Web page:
Stretching over 550 kilometers, the North–South Road Corridor is one of Armenia’s most strategic pieces of infrastructure. It will extend the trans-European transport network and connect the full length of Armenia, from Iran to Georgia and beyond. This high-capacity highway, built with modern engineering and design, will drive Armenia’s economic growth and integration with the world.
For these reasons, upgrading the corridor is one of the government’s highest priorities and the reason the Asian Development Bank (ADB) has provided financing for three major sections of the corridor. The rationale, benefits, and costs of the project, however, remain unfamiliar to many Armenians. Here are the facts:
The design: A major priority for the North–South Road Corridor has been to ensure that it is built for the long-term development needs of the country. When ADB was brought in, we agreed with the government that the project should be designed to maximize durability, reduce long-term maintenance costs, and extend the life of the road. By using concrete for some sections, the designers will extend the life of the road from 10 years, for asphalt, to over 30 years. While this raises costs in the short term — as construction requires specialized paving machines, highly trained operators, and rigorous quality control — the long-term maintenance costs more than pay for the additional upfront costs. By constructing four lanes along the busiest parts of the corridor, the road is also designed to meet Armenia’s growing export sector.
The geography: Due to its size, cost and complexity, the North–South Road Corridor is being completed in sections. The first ADB-financed section, connecting Yerevan with Artashat and Ashtarak, was completed in 2016. It carries some of the heaviest traffic in the country and is already bringing substantial economic benefits to the areas it has connected.
Two other ADB-financed sections are under construction right now: Ashtarak to Talin (42km) and Talin to Lanjik (18.7km), with more than 25 kilometers to be paved by the end of this year and completion in 2019. These sections are located in more challenging terrain and include newly aligned sections that require land acquisition, construction of bridges and other structures, protection of valuable archaeological sites, and relocation of utilities. They are priorities for connectivity with Georgia and some of the larger population centers.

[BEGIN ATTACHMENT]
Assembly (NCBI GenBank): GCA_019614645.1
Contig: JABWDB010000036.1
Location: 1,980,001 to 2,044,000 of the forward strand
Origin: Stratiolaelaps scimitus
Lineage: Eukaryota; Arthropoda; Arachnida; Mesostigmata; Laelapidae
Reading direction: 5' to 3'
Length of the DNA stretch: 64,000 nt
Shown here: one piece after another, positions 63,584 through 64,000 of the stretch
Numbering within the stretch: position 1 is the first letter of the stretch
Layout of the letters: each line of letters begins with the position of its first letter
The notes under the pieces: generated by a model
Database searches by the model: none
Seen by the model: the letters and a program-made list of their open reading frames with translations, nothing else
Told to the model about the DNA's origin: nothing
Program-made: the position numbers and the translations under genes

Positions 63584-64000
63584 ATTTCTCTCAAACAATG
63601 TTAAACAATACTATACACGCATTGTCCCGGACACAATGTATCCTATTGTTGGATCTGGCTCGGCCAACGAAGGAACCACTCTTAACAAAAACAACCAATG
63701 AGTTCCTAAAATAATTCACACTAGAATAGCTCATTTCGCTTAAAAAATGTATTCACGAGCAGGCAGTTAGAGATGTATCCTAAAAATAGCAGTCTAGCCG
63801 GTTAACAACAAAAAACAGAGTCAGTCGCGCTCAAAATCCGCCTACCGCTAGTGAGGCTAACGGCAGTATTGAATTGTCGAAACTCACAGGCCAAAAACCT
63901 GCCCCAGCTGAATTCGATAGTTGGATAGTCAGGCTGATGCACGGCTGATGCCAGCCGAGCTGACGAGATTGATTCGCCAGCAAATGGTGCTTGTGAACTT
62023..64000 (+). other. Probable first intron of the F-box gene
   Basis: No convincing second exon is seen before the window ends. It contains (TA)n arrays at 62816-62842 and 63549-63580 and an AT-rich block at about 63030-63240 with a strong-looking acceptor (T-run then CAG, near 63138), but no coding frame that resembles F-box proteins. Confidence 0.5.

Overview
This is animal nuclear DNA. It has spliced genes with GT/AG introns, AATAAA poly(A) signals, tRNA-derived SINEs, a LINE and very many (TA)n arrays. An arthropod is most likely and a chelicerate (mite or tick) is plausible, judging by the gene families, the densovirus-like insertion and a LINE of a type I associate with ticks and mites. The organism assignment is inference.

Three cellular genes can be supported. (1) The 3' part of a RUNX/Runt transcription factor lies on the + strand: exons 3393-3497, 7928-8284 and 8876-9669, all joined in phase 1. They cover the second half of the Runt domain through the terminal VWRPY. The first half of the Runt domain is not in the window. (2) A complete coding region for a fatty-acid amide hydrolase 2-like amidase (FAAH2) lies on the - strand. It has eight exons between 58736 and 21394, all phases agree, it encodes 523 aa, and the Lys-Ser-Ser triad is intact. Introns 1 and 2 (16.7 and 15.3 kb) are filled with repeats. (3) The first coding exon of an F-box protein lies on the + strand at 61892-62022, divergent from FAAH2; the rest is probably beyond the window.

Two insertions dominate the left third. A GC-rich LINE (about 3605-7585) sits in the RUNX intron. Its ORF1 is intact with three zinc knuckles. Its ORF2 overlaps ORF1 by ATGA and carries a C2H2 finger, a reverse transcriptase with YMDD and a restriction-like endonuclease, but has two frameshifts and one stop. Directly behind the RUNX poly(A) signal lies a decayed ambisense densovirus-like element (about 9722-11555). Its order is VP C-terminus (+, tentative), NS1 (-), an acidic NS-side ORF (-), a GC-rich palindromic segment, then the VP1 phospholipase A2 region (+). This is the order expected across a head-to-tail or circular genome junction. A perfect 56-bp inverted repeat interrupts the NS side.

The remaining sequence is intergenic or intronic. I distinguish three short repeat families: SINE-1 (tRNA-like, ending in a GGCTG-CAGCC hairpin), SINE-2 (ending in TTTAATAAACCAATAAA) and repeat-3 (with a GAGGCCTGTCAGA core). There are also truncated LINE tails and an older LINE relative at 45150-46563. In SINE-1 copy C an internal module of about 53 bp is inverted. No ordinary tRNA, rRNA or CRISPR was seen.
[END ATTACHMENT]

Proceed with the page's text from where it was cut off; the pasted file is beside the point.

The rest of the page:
The financing: ADB is providing long term financing for three sections of the corridor through three loans, totaling $330 million, which were made in 2009, 2010 and 2014. Each financing package was finalized only when a given section of road was ready to proceed. As an ADB member country, Armenia benefits from ADB’s AAA credit rating, which translates into long term loans at rates well below Armenian government borrowing costs.
The costs: Construction costs for the ADB-financed sections are well within the range of similar roads in other countries. While costs vary depending on terrain, availability of materials, and the cost of resettlement and land acquisition, it is not unusual for construction costs in the region to reach $8 million per kilometer. By contrast, the Ashtarak-to-Talin is estimated at about $3.5 million per kilometer, while the Ashtarak and Artashat sections cost about $2 million per kilometer.
ADB is bringing more than financing to the North–South Road Corridor. Contracts for design, construction and supervision are all tendered on a competitive basis in accordance with international best practice. This ensures that firms contracted for the project have the right experience and capacity, technically and financially, and that contracts include internationally-accepted mechanisms for resolving and negotiating disputes. ADB also provides grant-based assistance to strengthen project management and regularly monitors progress including compliance with environmental and social safeguards requirements.
The benefits: Upgrading the North–South road is bringing with it many benefits. About two out of three households situated along the corridor derive their income from services or industry, and about a third make their living in agriculture and related enterprises. Shorter travel times and lower bus fares and freight charges will improve life for businesses and for families, especially those who are poor and vulnerable.
The North–South Road Corridor is also critical for regional integration. Most of Armenia’s imports and exports are transported by roads; improving travel times and reducing costs means lower prices and greater competitiveness. Once completed, the North–South Corridor will enable Armenian businesses to more easily achieve economies of scale and to integrate into global value chains. That benefits the entire economy.
ADB is proud to work with the Government of Armenia to help the country increase living standards, raise productivity, and create jobs. The North–South Road Corridor is essential for Armenia’s long-term development.